The criteria for admitting patients for pulmonary rehabilitation include the following:

  • Acute exacerbations in patients with COPD
  • Pre and post major surgery in patients with COPD
  • Multiple readmissions, especially ICU admissions
  • Early to moderate disease stage of respiratory failure (stages 1 to 4)
  • Patients must be over 12 years
  • Medically stabilising with cardiovascular stability
  • Ability and will to participate actively in the programme

Pulmonary rehabilitation programme

The structured inpatient programme runs for a period of two weeks (with weekend leave in between). The holistic and interdisciplinary programme includes both individual and group sessions. Appropriate referrals are made after discharge and resources are provided. A follow-up assessment will be arranged to ensure maintenance of improved health status.

The programme is inclusive of the following services:

  • Specialised nursing care
  • Initial assessment by all team members (including rehabilitation doctor)
  • Daily visits by rehabilitation doctor in order to address any acute condition or co-morbidities
  • Individual and group interventions according to patient needs
  • Strong focus on patient and family education and support

The team members are responsible for the following interventions:

  • Physiotherapy: mobility and airway management
  • Nursing: nursing care and medical education
  • Occupational therapy: function and energy conservation, activities of daily living
  • Psychologist/Social worker: education, support, family orientation
  • Dietician: nutritional education and optimisation of nutritional status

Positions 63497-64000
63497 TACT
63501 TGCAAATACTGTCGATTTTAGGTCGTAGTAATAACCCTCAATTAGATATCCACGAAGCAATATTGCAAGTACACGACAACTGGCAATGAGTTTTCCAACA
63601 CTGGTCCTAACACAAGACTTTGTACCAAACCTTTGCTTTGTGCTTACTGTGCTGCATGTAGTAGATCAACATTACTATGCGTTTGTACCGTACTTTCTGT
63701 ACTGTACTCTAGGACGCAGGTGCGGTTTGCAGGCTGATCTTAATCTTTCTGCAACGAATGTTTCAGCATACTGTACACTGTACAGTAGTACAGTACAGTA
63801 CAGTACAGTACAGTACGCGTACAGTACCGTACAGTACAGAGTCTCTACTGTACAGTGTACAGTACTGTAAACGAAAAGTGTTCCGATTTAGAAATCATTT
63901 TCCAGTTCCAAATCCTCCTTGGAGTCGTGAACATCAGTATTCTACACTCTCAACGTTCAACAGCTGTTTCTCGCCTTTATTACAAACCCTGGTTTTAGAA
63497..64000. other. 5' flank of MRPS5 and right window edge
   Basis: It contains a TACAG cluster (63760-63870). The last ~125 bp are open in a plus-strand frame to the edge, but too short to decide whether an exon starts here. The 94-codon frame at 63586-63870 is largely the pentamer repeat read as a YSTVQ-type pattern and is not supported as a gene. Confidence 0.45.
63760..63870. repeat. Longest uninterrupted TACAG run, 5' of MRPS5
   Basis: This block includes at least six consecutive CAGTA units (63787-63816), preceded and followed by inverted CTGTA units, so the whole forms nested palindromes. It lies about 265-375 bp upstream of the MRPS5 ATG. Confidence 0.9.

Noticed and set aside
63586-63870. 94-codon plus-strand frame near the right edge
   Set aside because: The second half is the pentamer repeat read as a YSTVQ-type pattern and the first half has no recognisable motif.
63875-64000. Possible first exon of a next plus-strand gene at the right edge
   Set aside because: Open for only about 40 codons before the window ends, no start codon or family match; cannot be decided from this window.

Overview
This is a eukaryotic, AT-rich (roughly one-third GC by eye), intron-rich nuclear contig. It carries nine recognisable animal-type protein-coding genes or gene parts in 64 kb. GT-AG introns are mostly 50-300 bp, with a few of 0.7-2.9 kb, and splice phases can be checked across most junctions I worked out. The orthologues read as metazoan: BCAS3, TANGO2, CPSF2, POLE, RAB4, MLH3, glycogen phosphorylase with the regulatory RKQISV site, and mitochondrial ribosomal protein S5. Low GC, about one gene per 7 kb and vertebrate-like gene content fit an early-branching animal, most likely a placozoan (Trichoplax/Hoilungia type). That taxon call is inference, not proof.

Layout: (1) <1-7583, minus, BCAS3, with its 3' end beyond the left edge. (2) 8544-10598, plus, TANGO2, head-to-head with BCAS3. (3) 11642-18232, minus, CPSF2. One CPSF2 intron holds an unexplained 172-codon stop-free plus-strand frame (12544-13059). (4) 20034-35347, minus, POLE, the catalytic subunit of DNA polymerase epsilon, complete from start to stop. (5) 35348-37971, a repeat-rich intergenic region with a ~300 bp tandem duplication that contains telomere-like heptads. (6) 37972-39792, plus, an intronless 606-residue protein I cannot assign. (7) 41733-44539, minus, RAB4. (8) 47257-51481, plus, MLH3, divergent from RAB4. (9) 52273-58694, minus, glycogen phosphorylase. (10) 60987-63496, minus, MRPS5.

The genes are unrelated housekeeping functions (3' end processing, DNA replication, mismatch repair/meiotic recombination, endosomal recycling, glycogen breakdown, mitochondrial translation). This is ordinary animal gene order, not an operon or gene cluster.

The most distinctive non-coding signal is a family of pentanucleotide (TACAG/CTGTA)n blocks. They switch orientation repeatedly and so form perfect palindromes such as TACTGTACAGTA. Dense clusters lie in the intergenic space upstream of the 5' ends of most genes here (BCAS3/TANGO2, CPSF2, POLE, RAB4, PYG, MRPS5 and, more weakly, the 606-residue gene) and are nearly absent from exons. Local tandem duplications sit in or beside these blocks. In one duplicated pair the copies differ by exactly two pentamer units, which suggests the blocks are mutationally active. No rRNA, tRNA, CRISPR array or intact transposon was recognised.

• Speech therapy: speech and breathing control

The focus in intervention is based on the following:

  • Activity tolerance and energy conservation to ensure optimal function
  • Breathing and oxygen optimisation
  • Stress management, given that stress wastes energy that is already compromised
  • Good nutrition, for optimal health and energy
  • Cardiac optimisation
  • Stabilisation of the medication regimen
  • Patient and family education to ensure that questions are answered and health aspects are well understood
  • Lifestyle modification to enhance quality of life

Interventions will be individually targeted around the results of a variety of standardised and internationally recognised assessments, which cover functioning of respiration, mobility, mood, cognition and nutritional status. The programme includes interaction with other patients experiencing similar challenges to foster peer support, and ensures that the patient is discharged a more informed and better conditioned individual with greater coping skills.

Outcomes

Outcomes of pulmonary rehabilitation in patients with advanced COPD show the following:

  • An increase in exercise endurance
  • An increase in exercise work capacity
  • Changes in biochemical muscle enzymes
  • A significant reduction of dyspnoea
  • Improved quality of life and productivity
  • Reduced health related costs

Tariff

The cost-effective, comprehensive tariff is inclusive of all professional services. Only medication and assistive devices (if necessary) are additional to the tariff.